An Outreach Project by Young Hun Jung | Return To Outreach Projects 2010
The following is a brochure created for Stanford Sleep and Dreams. If it is difficult to read using the images, you may view the full text here.
Have you counted sheep until sunrise? Have hard time on the bed falling asleep? You have an occasional problem with insomnia, but don't worry. Check this out and improve your sleep quality!
Sleep hygiene is one of the components of behavioral therapy for insomnia. Several simple steps can be taken to improve a patient's sleep quality and quantity. These steps include:
Insomnia simply means difficulty sleeping. It is among the most prevalent psychological health problems, with at least 1 in 10 people suffering from insomnia chronically (Tang & Harvey, 2006). In fact, Hamilton et al. states large-sample surveys have suggested that between 13% and 52% of those surveyed report at least occasional problems with insomnia.
A review of the literature on insomnia suggests that the cause and course of insomnia are highly variable. Although many people experience primary sleep disorders, sleep disturbances are a common side effect of many medications (e.g., SSRI antidepressants, decongestants); are related to use of many psychoactive substances (e.g., alcohol, tobacco, caffeine); and are included in the symptom profiles of many anxiety and mood disorders. Occasional or acute episodes of insomnia are often related to environmental stressors (such as noisy neighbors), job stress, or personal stressors, such as divorce or bereavement. In contrast, clinically significant insomnia lasts for at least 1 month and causes significant distress and impairment (Hamilton et al., 2007).
Insomnia has serious consequences, including impaired cognitive function, functional impairment, work absenteeism, increased use of medical services, and doubling the risk of accident. In the United States, the direct and indirect costs associated with insomnia were conservatively estimated to be between $92.5 and $107.5 billion per year (Tang & Harvey, 2006).
The main focus of treatment for insomnia should be directed towards finding the cause. Once a cause is identified, it is important to manage and control the underlying problem, as this alone may eliminate the insomnia. Treating the symptoms of insomnia without addressing the main cause is rarely successful.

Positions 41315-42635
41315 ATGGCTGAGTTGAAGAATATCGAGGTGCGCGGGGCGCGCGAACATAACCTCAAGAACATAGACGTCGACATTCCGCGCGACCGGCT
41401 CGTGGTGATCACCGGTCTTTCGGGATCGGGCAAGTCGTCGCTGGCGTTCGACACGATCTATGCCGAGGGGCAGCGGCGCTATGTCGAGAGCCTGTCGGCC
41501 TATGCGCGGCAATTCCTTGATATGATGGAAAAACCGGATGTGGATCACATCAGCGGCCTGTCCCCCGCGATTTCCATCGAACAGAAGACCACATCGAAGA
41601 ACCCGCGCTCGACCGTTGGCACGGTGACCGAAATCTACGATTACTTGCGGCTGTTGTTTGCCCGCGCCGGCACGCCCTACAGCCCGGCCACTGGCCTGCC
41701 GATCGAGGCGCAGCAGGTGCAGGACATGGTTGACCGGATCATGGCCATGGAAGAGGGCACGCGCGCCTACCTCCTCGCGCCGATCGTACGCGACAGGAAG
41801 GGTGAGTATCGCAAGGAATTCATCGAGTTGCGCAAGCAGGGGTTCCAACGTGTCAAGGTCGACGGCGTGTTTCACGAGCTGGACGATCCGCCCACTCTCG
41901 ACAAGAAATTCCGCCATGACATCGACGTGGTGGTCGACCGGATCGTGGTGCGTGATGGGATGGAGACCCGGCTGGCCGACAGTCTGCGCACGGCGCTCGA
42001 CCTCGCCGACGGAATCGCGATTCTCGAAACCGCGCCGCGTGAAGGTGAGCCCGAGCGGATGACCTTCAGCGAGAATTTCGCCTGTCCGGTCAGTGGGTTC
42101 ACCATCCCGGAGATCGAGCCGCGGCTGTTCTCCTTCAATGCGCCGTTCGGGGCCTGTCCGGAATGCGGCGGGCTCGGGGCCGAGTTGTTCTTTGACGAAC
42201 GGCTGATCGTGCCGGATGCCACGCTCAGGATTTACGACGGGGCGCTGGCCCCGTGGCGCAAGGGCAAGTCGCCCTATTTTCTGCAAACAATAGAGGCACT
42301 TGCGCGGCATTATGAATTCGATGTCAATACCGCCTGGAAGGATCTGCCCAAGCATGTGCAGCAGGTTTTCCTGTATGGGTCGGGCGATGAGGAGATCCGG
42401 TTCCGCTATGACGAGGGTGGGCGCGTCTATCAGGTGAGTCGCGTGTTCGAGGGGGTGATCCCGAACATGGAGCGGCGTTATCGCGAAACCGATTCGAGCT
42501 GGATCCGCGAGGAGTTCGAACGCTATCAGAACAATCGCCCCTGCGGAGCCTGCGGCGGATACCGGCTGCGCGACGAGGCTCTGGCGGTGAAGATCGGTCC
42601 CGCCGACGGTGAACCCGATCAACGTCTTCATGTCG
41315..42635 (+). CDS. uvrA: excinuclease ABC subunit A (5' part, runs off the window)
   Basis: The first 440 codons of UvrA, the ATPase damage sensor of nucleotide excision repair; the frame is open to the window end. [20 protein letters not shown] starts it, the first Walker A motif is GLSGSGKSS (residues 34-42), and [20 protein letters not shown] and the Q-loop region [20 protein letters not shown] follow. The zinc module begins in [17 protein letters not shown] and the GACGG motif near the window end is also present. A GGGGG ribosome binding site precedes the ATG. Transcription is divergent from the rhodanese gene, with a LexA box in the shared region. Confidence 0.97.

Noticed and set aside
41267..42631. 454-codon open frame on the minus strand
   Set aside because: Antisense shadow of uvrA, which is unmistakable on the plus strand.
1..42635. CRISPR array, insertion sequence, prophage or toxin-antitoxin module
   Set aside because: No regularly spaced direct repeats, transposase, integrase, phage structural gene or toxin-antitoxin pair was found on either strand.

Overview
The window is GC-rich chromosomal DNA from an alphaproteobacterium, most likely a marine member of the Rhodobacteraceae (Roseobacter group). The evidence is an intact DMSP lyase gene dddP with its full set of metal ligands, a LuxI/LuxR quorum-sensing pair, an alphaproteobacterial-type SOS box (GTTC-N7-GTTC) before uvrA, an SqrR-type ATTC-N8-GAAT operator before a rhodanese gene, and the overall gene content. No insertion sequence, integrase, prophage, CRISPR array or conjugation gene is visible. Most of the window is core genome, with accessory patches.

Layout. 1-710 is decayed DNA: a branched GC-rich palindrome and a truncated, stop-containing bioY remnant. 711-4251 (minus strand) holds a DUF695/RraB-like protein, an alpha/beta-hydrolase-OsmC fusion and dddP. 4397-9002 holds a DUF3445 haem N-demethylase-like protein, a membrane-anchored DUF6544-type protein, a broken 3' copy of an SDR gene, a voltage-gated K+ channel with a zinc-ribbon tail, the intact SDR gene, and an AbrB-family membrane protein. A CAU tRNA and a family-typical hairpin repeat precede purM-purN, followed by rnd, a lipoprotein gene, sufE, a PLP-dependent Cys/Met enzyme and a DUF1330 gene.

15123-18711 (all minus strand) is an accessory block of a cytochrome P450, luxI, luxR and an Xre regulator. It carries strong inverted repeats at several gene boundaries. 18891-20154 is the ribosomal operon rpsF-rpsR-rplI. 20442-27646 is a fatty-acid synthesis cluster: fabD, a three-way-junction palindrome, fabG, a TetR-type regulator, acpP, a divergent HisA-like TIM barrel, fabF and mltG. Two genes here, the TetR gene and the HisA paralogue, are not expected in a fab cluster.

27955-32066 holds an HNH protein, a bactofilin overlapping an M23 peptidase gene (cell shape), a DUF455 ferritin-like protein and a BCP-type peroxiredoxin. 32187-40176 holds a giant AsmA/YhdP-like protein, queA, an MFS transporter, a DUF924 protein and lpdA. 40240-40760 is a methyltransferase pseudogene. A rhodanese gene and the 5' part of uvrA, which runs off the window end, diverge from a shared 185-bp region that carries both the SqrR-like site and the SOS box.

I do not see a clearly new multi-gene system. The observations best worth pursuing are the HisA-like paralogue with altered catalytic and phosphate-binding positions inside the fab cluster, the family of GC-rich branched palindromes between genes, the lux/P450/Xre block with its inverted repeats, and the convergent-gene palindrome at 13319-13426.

Behavioral and short-term drug therapy has been used.
Welcome! This site is continuously being created by students of Dr. William C. Dement's Sleep And Dreams course at Stanford University.
We made this site as a call to action for people all over the world to live healthier, happier, safer, and more productive lives by learning about their own sleep. We have faith that reading the information provided on this site will motivate you to be smart about your sleep deprivation and strategic about your alertness in order to live life to your fullest, most energetic potential.
In fact, we challenge you to do so! What do you say, are you up for the challenge?
Dr. Dement's pioneering textbook has been the core text for Sleep and Dreams since 1980, but it has just recently been made available to the wider public for the first time.
In it you'll find a more detailed account of the most important things you need to know about sleep, alertness, dreams, and sleep disorders. Studies, statistics, plus plenty of Dr. Dement's classic anecdotes painting the history of sleep medicine.
A revolution in personal sleep tracking, the Zeo is a wireless headband that transmits your brainwaves in realtime to a dock (pictured here) or your smartphone. The result? You can wake up and see exactly what stages of sleep you were in during the night! Unprecedented personalized sleep knowledge.
Ever woken up paralyzed? A surprising number of us have, believe it or not. But few know the actual causes of this phenomenon, and fewer still how to exert control over it. Dream researcher and sleep paralysis expert Ryan Hurd shares breakthrough insights into how to do just that.
The information found on this page and throughout this site is intended for general information purposes only. While it may prove useful and empowering, it is NOT intended as a substitute for the expertise and judgments of healthcare practitioners.
For more info, see our